Steve Hinton of Newport Beach poses with an image of the Red Baron, a modified P-51 Mustang that he flew to a world speed record in 1979. Hinton is being inducted Wednesday into the California Aviation Hall of Fame.
A Newport Beach pilot who has performed in air shows throughout the world and broke an aviation speed record in the 1970s is being honored Wednesday with membership in the California Aviation Hall of Fame.
Steve Hinton, 63, is one of four inductees this year into the hall, a state-registered subsidiary of the Museum of Flying, based in Santa Monica.
The hall recognizes "the most influential individuals that made a significant impact on the growth and development of aviation and aerospace," according to the museum's website.
Inductees are chosen by an independent selection committee.
"It's just an honor to be considered for something like that," Hinton said in an interview. "I'm glad to be honored and remembered for everything I've done."
Hinton, a Newport Beach resident for about two decades, was all but destined to be in the sky. He spent his earliest years growing up in California's Mojave Desert at Naval Air Weapons Station China Lake, where his father, a Marine, was working on the government's missile program.
Hinton first got interested in airplanes — model ones, that is — around age 7, yet he didn't get on a moving airplane until he was 15.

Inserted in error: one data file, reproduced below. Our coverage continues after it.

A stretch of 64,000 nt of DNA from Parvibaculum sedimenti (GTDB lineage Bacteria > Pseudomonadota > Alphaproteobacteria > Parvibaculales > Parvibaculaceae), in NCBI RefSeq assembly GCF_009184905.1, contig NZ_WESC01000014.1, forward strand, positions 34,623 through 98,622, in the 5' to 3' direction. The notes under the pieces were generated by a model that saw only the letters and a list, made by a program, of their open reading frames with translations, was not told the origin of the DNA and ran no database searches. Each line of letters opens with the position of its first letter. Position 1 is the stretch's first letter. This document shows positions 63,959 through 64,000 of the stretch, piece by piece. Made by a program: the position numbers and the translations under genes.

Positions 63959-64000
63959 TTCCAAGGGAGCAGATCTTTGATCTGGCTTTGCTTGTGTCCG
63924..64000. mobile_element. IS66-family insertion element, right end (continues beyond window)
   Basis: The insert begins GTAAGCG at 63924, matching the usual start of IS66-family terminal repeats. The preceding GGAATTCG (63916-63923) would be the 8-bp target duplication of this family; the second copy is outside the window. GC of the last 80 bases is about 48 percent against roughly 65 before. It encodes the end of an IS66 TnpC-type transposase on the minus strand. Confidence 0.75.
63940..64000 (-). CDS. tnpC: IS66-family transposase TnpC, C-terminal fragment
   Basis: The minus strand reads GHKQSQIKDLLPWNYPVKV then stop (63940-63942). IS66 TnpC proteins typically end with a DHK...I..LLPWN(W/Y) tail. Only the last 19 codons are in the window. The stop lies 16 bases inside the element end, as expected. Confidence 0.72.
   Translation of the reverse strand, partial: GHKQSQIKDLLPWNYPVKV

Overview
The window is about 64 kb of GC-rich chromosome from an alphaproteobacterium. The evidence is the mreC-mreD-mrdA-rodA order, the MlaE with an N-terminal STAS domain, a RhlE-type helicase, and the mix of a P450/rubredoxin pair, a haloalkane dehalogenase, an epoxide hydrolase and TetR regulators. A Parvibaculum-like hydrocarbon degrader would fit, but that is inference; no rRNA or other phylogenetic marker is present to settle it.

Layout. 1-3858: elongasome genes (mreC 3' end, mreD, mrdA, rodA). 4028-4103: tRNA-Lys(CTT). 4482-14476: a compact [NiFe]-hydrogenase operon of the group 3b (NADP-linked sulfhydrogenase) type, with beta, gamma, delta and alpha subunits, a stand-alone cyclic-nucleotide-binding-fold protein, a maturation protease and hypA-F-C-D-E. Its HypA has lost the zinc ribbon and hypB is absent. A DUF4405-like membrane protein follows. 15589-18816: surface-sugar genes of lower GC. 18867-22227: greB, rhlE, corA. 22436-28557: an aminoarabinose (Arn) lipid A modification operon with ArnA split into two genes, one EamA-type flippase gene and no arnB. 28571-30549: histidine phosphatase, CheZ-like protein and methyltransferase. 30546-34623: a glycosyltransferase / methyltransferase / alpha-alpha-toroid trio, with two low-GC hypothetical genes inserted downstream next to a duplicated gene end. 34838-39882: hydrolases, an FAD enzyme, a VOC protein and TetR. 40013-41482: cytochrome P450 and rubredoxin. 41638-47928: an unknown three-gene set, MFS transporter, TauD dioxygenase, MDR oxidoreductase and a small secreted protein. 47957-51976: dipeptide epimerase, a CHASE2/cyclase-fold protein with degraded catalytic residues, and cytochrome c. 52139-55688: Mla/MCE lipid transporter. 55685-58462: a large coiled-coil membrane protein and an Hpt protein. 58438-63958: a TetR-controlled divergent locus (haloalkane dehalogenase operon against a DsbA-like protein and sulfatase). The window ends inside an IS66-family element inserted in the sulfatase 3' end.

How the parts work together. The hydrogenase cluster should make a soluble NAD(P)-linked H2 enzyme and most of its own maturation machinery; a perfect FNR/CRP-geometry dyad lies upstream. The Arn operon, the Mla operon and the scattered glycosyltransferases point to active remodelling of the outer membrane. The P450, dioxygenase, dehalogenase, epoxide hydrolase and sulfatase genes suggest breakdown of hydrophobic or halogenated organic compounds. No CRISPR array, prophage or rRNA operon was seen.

"From there, I haven't looked back," Hinton said.
Hinton specializes in piloting warbirds, or vintage military airplanes. He's logged some 11,000 flying hours in the cockpits of more than 150 types of planes.
Those hours have included a long association with Hollywood, where he has worked for decades as a pilot in dozens of films and TV shows, including "The Aviator," "Pearl Harbor," "Air Force One" and "Waterworld."
In 1979, Hinton, then 27, and his crew broke the 3-kilometer speed record for a piston engine aircraft. Over the Nevada desert, Hinton flew the Red Baron, a modified P-51 Mustang, an average of 499.018 mph.
Hinton noted that the record had been set earlier by aviation greats such as the Wright brothers and Howard Hughes.
"That's a motivation," he said.
His son, Steve Jr., at 21 became the youngest person to win the Reno Air Races.
"I used to be the youngest before [my son] won," Hinton said with a laugh.
Hinton doesn't plan on slowing down. When he's not flying, he serves as president of the Planes of Fame Air Museum locations in Chino and Valle, Ariz. He also runs his own airplane restoration company, Fighter Rebuilders, based in Chino.
The ground part of his life, Hinton said, "is really what I do every day."
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